PHI's Power Delivery business is conducted by its three regulated utility subsidiaries: Pepco, DPL and ACE. Each subsidiary is a regulated public utility in the jurisdictions that comprise its service territory. Pepco, DPL and ACE each owns and operates a network of

8

wires, substations and other equipment that are classified either as transmission or distribution facilities. Transmission facilities are high-voltage systems that carry wholesale electricity into, or across, the utility's service territory. Distribution facilities are low-voltage systems that carry electricity to end-use customers in the utility's service territory. Together the three companies constitute a single segment for financial reporting purposes.

     Each company is responsible for the delivery of electricity and, in the case of DPL, natural gas in its service territory, for which it is paid tariff rates established by the local public service commission. Each company also supplies electricity at regulated rates to retail customers in its service territory who do not elect to purchase electricity from a competitive energy supplier. The regulatory term for this supply service varies by jurisdiction as follows:

 

Delaware

Provider of Last Resort service (POLR) -- before May 1, 2006
Standard Offer Service (SOS) -- on and after May 1, 2006

 

District of Columbia

SOS

 

Maryland

SOS

 

New Jersey

Basic Generation Service (BGS)

 

Virginia

Default Service

     In this Form 10-Q, these supply services are referred to generally as Default Electricity Supply.

Competitive Energy

     The Competitive Energy business provides competitive generation, marketing and supply of electricity and gas, and related energy management services, primarily in the mid-Atlantic region. PHI's Competitive Energy operations are conducted through subsidiaries of Conectiv Energy Holding Company (collectively, Conectiv Energy) and Pepco Energy Services, Inc. and its subsidiaries (collectively, Pepco Energy Services). Conectiv Energy and Pepco Energy Services are separate operating segments for financial reporting purposes.

Other Business Operations

     Through its subsidiary, Potomac Capital Investment Corporation (PCI), PHI maintains a portfolio of cross-border energy sale-leaseback transactions, with a book value at March 31, 2007 of approximately $1.3 billion. This activity constitutes a fourth operating segment, which is designated as "Other Non-Regulated" for financial reporting purposes. For a discussion of PHI's cross-border leasing transactions, see "Regulatory and Other Matters -- Federal Tax Treatment of Cross-Border Leases."

(2)  ACCOUNTING POLICY, PRONOUNCEMENTS, AND OTHER DISCLOSURES

Financial Statement Presentation

     Pepco Holdings' unaudited consolidated financial statements are prepared in conformity with accounting principles generally accepted in the United States of America (GAAP). Pursuant to the rules and regulations of the SEC, certain information and footnote disclosures normally included in annual financial statements prepared in accordance with GAAP have been omitted. Therefore, these financial statements should be read along with the annual financial statements included in PHI's Annual Report on Form 10-K for the year ended December 31, 2006. In the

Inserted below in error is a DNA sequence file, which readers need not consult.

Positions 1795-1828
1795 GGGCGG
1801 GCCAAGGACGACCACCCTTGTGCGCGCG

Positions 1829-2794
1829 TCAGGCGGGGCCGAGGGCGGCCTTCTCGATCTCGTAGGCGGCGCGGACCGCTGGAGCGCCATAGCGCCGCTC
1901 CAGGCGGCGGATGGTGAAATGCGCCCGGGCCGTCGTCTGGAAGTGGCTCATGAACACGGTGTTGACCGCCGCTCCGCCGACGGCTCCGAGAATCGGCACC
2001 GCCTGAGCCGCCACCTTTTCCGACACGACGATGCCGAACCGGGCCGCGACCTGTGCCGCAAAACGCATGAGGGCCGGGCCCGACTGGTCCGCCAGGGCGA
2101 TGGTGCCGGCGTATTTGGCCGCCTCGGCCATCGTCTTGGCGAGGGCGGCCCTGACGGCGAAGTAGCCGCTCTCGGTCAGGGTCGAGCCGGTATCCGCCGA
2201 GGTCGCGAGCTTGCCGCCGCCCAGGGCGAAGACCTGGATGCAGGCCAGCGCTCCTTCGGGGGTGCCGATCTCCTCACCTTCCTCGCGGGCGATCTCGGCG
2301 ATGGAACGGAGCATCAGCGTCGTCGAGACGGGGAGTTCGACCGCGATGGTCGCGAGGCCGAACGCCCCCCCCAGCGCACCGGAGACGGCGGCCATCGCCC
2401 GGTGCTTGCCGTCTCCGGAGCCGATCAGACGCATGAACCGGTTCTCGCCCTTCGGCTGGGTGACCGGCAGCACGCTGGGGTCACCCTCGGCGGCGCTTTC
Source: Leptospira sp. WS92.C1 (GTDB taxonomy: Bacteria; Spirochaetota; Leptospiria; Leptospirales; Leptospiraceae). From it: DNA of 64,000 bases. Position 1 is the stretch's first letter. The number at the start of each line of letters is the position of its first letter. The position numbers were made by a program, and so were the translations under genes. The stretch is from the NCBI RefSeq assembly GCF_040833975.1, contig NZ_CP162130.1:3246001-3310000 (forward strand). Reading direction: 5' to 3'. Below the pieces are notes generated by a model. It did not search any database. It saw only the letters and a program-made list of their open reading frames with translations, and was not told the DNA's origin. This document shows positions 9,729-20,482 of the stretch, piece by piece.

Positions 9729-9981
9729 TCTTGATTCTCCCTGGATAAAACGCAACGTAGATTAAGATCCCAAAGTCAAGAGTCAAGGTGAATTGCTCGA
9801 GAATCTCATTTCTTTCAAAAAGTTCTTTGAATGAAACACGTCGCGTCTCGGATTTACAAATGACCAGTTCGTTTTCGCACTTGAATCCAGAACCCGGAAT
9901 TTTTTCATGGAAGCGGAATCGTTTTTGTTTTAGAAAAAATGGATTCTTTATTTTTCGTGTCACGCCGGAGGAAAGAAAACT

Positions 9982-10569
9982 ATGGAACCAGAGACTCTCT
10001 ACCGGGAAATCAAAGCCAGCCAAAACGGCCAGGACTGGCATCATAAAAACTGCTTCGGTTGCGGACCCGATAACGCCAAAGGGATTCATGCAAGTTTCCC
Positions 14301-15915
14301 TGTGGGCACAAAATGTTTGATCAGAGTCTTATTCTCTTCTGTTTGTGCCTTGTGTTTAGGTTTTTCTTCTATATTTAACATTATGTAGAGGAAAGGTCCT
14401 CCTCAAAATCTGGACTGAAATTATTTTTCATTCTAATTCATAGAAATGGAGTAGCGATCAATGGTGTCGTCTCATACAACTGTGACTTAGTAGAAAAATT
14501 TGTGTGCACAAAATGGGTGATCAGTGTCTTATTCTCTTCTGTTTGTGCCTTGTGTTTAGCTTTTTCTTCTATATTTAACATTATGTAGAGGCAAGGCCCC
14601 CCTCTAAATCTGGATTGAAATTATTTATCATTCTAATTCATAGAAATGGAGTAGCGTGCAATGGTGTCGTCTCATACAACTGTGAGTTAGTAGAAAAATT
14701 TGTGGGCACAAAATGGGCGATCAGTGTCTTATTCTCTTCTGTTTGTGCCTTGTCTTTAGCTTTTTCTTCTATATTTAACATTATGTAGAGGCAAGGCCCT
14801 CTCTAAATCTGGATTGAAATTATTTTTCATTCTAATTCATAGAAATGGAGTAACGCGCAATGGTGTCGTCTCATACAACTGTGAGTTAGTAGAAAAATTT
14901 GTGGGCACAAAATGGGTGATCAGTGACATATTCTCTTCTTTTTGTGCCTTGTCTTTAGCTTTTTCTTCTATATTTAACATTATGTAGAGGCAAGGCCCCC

9

opinion of PHI's management, the consolidated financial statements contain all adjustments (which all are of a normal recurring nature) necessary to present fairly Pepco Holdings' financial condition as of March 31, 2007, in accordance with GAAP. The year-end balance sheet data was derived from audited financial statements, but does not include all disclosures required by accounting principles generally accepted in the United States of America. Interim results for the three months ended March 31, 2007 may not be indicative of PHI's results that will be realized for the full year ending December 31, 2007, since its Power Delivery subsidiaries' sales and delivery of electric energy are seasonal.

FIN 46R, "Consolidation of Variable Interest Entities"

     Subsidiaries of Pepco Holdings have power purchase agreements (PPAs) with a number of entities, including three contracts between unaffiliated non-utility generators (NUGs) and ACE and an agreement of Pepco with Panda-Brandywine, L.P. (Panda) entered into in 1991, pursuant to which Pepco is obligated to purchase from Panda 230 megawatts of capacity and energy annually through 2021 (Panda PPA). Due to a variable element in the pricing structure of the ACE NUGs and the Panda PPA, the Pepco Holdings' subsidiaries potentially assume the variability in the operations of the plants related to these PPAs and therefore have a variable interest in the counterparties to these PPAs. In accordance with the provisions of Financial Accounting Standards Board (FASB) Interpretation No. (FIN) 46R (revised December 2003), entitled "Consolidation of Variable Interest Entities" (FIN 46R), Pepco Holdings continued, during the first quarter of 2007, to conduct exhaustive efforts to obtain information from these four entities, but was unable to obtain sufficient information to conduct the analysis required under FIN 46R to determine whether these four entities were variable interest entities or if Pepco Holdings' subsidiaries were the primary beneficiary. As a result, Pepco Holdings has applied the scope exemption from the application of FIN 46R for enterprises that have conducted exhaustive efforts to obtain the necessary information, but have not been able to obtain such information.